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The UK is facing a skills shortage, with almost a quarter of all vacancies considered skills-shortage vacancies, according to a recent Government Employer Skills Survey.[1] Meanwhile, the prospect of a no-deal Brexit means a shrinking talent pool might shrink further in the near future.

Vacancies are becoming increasingly difficult to fill, with many organisations struggling to find applicants with the appropriate skills, qualifications or experience. To tackle this problem, companies should look at building a more diverse workforce. This would ensure they fulfil their obligations under the Equality Act 2010, but also guarantee a wealth of skills and experience remains in the workplace.

There are a range of options for companies looking to recruit a more diverse workforce. They could shift their focus towards recruiting students on placement, women returning to the workplace after maternity leave or a career break, ex-offenders, former military personnel, or even consider where automation can supplement human workers.

However, there are two pools of workers they should not overlook – disabled employees and older workers. Both are groups of workers that could add significant value to the workplace.

Debunking the myth about disabled employees

Often regarded as too expensive to employ because of the adjustments that need to be made to the workplace, less than half of people with disabilities are currently employed compared to 81% of those without. The Government has recognised this and in late 2017 set the target of introducing one million more disabled people into the workplace by 2027.[2] Despite an improving employment rate, there is still plenty of work to be done.

Reasonable adjustments to the working environment to accommodate disabled people can be made at little or no cost to the employer. Allowing for flexible working, changes to the dress code or allowing someone to sit instead of stand (or vice versa), are all concrete yet simple solutions. According to The Disability Rights Commission, the average cost of adjustments is just £75.[3]

Not only can the addition of disabled people to the UK workforce close the skills gap, but a report by DePaul University in the US, studying the costs and benefits of workers with disabilities, found them to have low absence rates, long tenures and to be ‘loyal, reliable and hardworking’.[4]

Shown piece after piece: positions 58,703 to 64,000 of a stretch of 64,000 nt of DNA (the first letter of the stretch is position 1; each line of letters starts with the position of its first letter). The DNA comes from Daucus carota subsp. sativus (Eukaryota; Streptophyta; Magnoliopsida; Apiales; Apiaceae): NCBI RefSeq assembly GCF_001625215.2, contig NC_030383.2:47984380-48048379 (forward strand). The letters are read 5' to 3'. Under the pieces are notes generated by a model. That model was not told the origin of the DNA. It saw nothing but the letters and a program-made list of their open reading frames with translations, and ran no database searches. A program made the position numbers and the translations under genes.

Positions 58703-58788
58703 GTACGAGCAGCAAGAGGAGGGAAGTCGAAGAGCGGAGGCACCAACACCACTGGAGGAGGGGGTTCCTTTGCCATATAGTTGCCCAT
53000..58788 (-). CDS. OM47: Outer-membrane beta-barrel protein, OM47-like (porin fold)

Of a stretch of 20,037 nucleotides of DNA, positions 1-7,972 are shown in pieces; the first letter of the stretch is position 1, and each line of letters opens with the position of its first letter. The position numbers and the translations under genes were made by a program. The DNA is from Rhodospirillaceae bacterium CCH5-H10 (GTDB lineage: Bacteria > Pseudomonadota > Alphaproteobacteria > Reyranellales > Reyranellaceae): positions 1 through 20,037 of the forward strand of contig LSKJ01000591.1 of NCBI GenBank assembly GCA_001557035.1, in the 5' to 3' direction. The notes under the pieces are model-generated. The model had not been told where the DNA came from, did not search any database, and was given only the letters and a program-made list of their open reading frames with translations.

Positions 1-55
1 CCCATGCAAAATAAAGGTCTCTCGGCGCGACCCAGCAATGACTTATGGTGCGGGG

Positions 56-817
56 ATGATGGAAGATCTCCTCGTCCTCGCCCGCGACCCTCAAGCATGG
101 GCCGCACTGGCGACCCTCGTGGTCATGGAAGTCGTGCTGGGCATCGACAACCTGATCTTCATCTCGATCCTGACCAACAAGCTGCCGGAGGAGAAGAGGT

Older workers should not be disregarded

Similarly, it is imperative for employers to take advantage of the UK’s ageing population and work on ways to retain older workers, especially considering it costs an average of £30,000 to replace an employee.[5]

According to our latest research, two thirds of workers aged 55 and above have been with their employer for 10 years or more, with the majority of those planning to work beyond 65 intending to stay in the same job. Interestingly, three in ten plan to work beyond the age of 65 because they enjoy their job, while one in six employees will continue to work in order to receive valuable employee benefits.[6]

If properly taken care of, with the right protection products to meet their needs, older workers could use their many years of experience to the company’s benefit and help younger staff by coaching and mentoring them.

A third of UK employees acknowledge the importance of senior workers mentoring younger colleagues, and three in ten believe a mix of older and younger workers is desirable as it creates a wider range of skills in the workforce. Thus, employers should seriously consider offering them a wide range of support services, from early intervention to employee assistance programmes and second medical opinion services, which will support older workers throughout later life in the workplace.

By tapping into this underused resource, the overall benefit for the economy is clear to see. Research shows that if half a million keen and able older workers who are currently out of work returned to employment, the UK’s GDP would increase by £25 billion per year.[7]

Therefore, employers should not miss the chance to tap into the value of these underused talent pools. With Brexit on our doorstep and an ageing workforce, it has become urgent for employers to challenge misconceptions and revise their approach to talent acquisition and retention. If we are to reduce the skills gaps and improve productivity, tackling the disability employment gap and age discrimination would represent a good start.

[5] Oxford Economics, The Cost of Brain Drain
[6] Canada Life Ageing Workforce research, Q2 2019
[7] RSPH, That Age Old Question/#3a26f8a93501

Paul Avis, Marketing Director, Canada Life Group Insurance

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